Backcomb, backcomb and then backcomb Here is the general technique that is used as a base for most hairstyles. Just do this before any style, pin or clip to change the look as desired and you are runway ready in no time. The texture of your hair will make or break any hairstyle. A big full bodied hairstyle would be very difficult to pull off if you have freshly washed hair with no product in it. You can improve and change the texture of your hair by adding a finishing product like a volumising mousse or any texture spray. The tools are the secret to this very simple yet effective trick. These combs are all designed specifically for backcombing. They provide a tight backcomb that doesn’t fall out with less mess and damage to the hair. BACKCOMBING COMB WITH TAIL Great overall comb that will work great on all hair types with a little pick at the end to help parting hair. Available from Niall O’ Reilly Cosmetics for just €3.99. Start at the crown and pull up a 1-2 inch section – the smaller the section the tighter the backcomb. Comb it to smooth and remove any tangles. With one hand tightly hold the ends of the section straight up from the scalp, holding the comb in your other hand. Insert the comb midway and run the comb down the length of the hair towards the scalp, when you reach the scalp pull the comb out and continue back at midway, making quick short strokes until you have the desired height and fullness.  You will work around the head always making sure that all the sections are connected. Remember go bigger than you want the end result to be, and it will look like a disaster until you smooth over the top layer. Take the comb and lightly smooth out the top layer of hair, then spray with hairspray to set. Style and clip as you desire. Now you have mega volume and you are feeling ultra-confident so try a retro ponytail with height at the back or a down style with a few loose curls. Practice makes perfect ladies.

The Nima Mitt - Spring Clean Skin Since I started using this mitt I cannot express how happy I am with my skin. This could not be easier for me, at last I’ve found the item I have always dreamed of this truly is ‘wash & go’, it’s the simplicity of this mitt that makes it so fantastic. This mitt gently exfoliates dead skin cells and makeup residue revealing glowing skin. Made from ‘Microfiber’ tiny fibres smaller than a human hair are closely woven and when wet with just regular tap water they can be swept over the skin breaking the bond that locks makeup, oil, grime to the skin without causing any irritation, no need for cleansers, soap or any other products if you wish as you are still benefiting using the mitt To finish I tone after with rosewater - a routine I have stayed with since my teens. I adore it. The less chemicals used on the skin the better. Too many oils and chemicals can affect your skin’s natural ph balance. Water is very close to your skin’s natural ph - so while the Nima Mitt will remove every last trace of makeup, it’s not going to upset your skin making it suitable for any skin type and conditions. The Nima Mitt is an Irish eco-friendly makeup removal mitt brought to us by Nima Brush. RRP €12.95. Available from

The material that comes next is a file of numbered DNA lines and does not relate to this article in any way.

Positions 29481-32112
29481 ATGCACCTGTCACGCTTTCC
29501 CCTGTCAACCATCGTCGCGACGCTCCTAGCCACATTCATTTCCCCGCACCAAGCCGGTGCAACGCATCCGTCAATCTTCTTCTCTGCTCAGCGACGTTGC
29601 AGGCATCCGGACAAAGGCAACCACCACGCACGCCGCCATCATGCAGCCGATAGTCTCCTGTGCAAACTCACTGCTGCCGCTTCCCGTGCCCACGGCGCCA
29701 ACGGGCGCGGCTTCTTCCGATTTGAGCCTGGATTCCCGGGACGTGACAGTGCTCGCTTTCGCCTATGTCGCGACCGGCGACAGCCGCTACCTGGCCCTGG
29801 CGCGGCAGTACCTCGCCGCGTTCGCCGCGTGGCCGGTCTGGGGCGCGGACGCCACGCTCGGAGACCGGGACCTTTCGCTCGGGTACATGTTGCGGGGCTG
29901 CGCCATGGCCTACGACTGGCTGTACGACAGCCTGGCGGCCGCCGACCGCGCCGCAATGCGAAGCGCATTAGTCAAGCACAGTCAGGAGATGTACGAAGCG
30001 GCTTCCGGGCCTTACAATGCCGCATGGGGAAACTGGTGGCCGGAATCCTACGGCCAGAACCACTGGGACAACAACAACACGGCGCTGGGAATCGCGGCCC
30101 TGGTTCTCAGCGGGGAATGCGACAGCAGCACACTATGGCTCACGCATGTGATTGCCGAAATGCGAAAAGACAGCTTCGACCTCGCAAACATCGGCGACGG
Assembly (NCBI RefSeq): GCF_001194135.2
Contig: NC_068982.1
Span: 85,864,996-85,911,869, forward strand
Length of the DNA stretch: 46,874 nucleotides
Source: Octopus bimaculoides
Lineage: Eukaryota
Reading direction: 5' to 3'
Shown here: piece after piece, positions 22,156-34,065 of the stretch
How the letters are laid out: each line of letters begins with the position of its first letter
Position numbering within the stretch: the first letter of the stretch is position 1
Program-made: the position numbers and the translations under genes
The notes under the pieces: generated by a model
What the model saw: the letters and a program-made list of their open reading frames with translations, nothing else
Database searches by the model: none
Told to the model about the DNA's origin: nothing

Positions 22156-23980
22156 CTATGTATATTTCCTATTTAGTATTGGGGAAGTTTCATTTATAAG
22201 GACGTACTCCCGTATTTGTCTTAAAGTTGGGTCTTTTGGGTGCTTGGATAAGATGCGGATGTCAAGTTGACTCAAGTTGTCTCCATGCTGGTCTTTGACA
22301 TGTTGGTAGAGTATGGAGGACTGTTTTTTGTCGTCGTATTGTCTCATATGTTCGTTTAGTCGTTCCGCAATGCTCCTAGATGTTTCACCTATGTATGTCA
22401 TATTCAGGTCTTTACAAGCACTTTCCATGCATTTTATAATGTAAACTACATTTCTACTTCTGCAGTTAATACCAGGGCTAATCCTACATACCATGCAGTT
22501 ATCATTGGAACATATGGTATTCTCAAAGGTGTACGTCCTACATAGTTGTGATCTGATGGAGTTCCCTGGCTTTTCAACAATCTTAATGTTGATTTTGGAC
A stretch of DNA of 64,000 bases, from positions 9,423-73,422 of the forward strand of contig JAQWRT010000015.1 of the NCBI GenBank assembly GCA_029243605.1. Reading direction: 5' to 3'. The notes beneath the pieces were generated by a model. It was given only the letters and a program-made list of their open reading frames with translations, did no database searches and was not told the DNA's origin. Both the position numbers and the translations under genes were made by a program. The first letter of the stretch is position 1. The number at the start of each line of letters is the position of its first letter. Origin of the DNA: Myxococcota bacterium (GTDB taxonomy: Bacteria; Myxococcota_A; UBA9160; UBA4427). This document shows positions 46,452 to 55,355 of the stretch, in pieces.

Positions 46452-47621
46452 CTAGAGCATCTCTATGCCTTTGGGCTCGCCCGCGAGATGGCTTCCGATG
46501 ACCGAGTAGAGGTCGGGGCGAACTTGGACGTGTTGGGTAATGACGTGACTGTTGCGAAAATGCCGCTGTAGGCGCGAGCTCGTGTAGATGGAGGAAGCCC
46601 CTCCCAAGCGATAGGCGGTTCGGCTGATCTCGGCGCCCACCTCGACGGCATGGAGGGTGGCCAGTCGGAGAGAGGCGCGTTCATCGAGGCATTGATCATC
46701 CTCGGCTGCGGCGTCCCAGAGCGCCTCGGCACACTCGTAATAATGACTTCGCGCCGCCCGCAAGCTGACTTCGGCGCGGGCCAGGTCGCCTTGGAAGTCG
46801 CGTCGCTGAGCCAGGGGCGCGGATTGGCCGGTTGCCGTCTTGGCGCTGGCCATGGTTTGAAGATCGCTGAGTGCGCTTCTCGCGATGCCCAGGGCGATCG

Floss Regularly Every time I visit the dentist he stresses about the importance of flossing. People make a point of brushing their teeth twice a day, as recommended, but fewer people follow the recommendation to floss at least once a day. Flossing plays an extremely important role in dental health. Unlike a toothbrush, which cleans the tops and outer surfaces of the teeth and gums, floss is designed specifically to clean the tight spaces between the teeth and the gap between the base of the teeth and gums. These are places that a toothbrush can’t reach. Although mouthwash can kill the bacteria that form plaque, it can’t remove the stubborn tartar and bits of food that can lodge in teeth. Tooth and gum disease can have effects that go far beyond discoloured teeth, discomfort or bad breath. Extensive research has shown that the bacteria that flourish in an unhealthy mouth can harm the rest of the body, leading to heart disease, diabetes and respiratory illness. So there you have the facts if you don’t floss, start asap!!!